Patient Conditions and Release of Patient Information
Privacy regulations issued by the Health Insurance Portability and Accountability Act of 1996 (HIPAA) strictly govern the use and release of a patient's personal health information. As a member of the media, here is what you need to know if you want information about a patient at a Bronson.
- You must have the patient's first and last name before we can release a condition. Without a name, condition reports can’t be released.
- If you have the patient's first and last name, the only information that may be released to the media is a one-word condition report – unless the Bronson media relations specialist receives consent from the patient or, if the patient is under 18 years of age, the patient's parent or guardian.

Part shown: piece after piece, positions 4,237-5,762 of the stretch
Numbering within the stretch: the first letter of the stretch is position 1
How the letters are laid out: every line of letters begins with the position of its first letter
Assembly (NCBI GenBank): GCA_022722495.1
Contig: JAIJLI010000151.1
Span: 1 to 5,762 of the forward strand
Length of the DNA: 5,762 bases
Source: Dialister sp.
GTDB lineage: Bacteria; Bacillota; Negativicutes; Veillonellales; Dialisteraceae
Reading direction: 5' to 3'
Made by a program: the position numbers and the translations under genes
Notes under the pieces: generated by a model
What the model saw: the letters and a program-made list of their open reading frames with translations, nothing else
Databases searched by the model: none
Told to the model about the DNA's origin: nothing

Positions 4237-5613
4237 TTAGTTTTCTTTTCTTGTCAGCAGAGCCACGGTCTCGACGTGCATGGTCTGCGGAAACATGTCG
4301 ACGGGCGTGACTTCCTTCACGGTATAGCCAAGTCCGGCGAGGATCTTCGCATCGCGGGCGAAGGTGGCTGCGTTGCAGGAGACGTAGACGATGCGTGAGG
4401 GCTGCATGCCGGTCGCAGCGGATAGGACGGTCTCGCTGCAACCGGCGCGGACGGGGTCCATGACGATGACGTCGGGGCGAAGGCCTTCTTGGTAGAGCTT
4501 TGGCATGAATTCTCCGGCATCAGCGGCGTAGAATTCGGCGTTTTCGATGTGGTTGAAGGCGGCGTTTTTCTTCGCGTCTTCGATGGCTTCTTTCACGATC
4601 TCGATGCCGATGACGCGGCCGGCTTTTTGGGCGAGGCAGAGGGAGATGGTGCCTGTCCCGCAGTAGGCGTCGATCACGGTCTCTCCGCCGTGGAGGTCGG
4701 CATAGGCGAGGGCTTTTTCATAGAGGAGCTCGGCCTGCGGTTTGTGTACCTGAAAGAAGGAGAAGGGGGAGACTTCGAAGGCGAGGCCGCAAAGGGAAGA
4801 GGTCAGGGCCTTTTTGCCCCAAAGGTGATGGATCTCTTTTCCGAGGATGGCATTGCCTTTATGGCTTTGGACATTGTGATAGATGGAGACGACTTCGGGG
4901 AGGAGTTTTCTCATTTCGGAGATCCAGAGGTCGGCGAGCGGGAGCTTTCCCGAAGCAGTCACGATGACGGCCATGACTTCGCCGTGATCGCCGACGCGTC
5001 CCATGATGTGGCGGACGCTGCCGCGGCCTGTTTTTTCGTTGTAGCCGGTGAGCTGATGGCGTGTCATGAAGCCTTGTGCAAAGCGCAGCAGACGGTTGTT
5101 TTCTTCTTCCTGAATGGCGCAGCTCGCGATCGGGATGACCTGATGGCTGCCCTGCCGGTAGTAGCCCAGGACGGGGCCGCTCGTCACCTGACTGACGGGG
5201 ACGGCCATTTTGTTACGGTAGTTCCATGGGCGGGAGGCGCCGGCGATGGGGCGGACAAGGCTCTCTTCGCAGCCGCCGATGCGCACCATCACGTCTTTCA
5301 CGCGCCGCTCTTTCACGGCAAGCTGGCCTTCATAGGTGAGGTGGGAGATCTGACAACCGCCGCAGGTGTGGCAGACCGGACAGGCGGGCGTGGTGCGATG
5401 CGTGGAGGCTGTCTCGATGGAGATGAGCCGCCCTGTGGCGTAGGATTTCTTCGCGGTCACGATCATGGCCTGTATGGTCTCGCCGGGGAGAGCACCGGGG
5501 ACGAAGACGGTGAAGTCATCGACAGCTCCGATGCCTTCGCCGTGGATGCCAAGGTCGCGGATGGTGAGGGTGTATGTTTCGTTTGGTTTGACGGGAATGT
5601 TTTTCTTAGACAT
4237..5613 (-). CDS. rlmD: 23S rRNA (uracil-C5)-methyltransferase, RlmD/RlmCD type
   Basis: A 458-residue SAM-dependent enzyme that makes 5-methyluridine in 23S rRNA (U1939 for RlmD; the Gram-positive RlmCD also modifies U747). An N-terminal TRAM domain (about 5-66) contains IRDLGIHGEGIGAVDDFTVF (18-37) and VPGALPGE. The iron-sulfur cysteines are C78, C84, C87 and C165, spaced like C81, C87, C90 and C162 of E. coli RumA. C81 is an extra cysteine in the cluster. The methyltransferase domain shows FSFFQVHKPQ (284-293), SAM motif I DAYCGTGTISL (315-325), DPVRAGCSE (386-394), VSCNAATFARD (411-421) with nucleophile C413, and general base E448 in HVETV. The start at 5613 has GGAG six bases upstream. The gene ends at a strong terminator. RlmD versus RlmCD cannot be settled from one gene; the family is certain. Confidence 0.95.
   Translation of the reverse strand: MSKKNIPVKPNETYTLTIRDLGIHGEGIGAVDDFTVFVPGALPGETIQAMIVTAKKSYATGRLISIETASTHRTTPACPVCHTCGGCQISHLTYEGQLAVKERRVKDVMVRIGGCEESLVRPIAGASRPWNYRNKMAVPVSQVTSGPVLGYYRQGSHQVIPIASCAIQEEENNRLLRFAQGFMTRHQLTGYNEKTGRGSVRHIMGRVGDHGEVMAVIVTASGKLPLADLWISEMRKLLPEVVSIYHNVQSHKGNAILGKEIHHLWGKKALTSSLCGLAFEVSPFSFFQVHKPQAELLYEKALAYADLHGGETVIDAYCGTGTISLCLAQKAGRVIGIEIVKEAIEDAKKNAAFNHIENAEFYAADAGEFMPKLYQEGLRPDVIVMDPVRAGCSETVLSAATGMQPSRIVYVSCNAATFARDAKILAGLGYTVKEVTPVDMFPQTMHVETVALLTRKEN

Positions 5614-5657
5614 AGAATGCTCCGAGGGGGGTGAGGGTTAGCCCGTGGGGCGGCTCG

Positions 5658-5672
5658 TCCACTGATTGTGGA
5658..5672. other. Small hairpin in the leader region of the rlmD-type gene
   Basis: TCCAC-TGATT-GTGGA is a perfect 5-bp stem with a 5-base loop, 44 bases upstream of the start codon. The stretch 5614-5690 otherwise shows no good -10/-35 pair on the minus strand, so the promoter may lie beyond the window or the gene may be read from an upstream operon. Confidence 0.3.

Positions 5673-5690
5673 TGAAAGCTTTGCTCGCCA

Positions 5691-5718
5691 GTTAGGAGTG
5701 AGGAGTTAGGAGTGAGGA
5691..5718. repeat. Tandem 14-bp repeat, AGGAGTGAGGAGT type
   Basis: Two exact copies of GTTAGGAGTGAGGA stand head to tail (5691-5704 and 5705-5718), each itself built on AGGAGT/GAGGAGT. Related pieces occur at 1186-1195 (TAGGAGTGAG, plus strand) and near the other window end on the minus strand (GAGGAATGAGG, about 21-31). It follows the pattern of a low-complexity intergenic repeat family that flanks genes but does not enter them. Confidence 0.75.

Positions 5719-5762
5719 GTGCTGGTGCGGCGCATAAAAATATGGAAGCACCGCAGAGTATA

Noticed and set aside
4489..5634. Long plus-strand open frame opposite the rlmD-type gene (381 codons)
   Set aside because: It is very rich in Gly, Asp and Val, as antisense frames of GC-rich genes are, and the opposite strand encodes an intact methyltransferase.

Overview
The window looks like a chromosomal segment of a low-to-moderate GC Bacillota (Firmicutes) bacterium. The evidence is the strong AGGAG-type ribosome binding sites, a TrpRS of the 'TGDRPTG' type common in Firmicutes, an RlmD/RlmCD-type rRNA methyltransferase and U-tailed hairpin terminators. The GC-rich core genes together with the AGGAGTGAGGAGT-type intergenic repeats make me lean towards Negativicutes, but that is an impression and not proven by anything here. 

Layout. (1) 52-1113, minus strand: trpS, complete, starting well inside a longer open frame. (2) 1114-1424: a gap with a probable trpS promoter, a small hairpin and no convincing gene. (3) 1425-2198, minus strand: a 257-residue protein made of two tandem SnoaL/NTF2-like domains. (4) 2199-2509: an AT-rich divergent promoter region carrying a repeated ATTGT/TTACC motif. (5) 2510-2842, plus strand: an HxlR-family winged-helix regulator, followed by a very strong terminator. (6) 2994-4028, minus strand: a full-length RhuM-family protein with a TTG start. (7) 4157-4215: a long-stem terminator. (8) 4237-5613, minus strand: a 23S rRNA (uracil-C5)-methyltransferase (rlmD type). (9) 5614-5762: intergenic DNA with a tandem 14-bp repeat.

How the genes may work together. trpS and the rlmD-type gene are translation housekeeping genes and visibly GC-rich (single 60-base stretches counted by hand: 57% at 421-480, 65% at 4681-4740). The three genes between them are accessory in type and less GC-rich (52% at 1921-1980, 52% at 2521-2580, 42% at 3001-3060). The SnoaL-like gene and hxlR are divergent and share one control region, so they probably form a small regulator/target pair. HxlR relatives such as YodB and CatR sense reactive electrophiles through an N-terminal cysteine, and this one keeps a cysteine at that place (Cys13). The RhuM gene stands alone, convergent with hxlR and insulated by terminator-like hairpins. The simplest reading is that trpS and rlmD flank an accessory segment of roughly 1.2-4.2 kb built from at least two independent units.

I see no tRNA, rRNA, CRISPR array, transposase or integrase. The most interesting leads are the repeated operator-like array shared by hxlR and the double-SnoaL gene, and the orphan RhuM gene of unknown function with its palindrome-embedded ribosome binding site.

- Patients have the right to deny any information be released about their condition – even that one-word condition report. For a minor, the parent or guardian has the authority to make that decision.
Here are the one-word patient conditions we can release:
- Good: Vital signs are stable and within normal limits. Patient is conscious and comfortable; indicators are excellent.
- Fair: Vital signs are stable and within normal limits. Patient is conscious but may be uncomfortable; indicators are favorable.
- Serious: Vital signs may be unstable and not within normal limits. Patient is acutely ill; indicators are questionable.
- Critical: Vital signs are unstable and not within normal limits. Patient may not be conscious; indicators are unfavorable.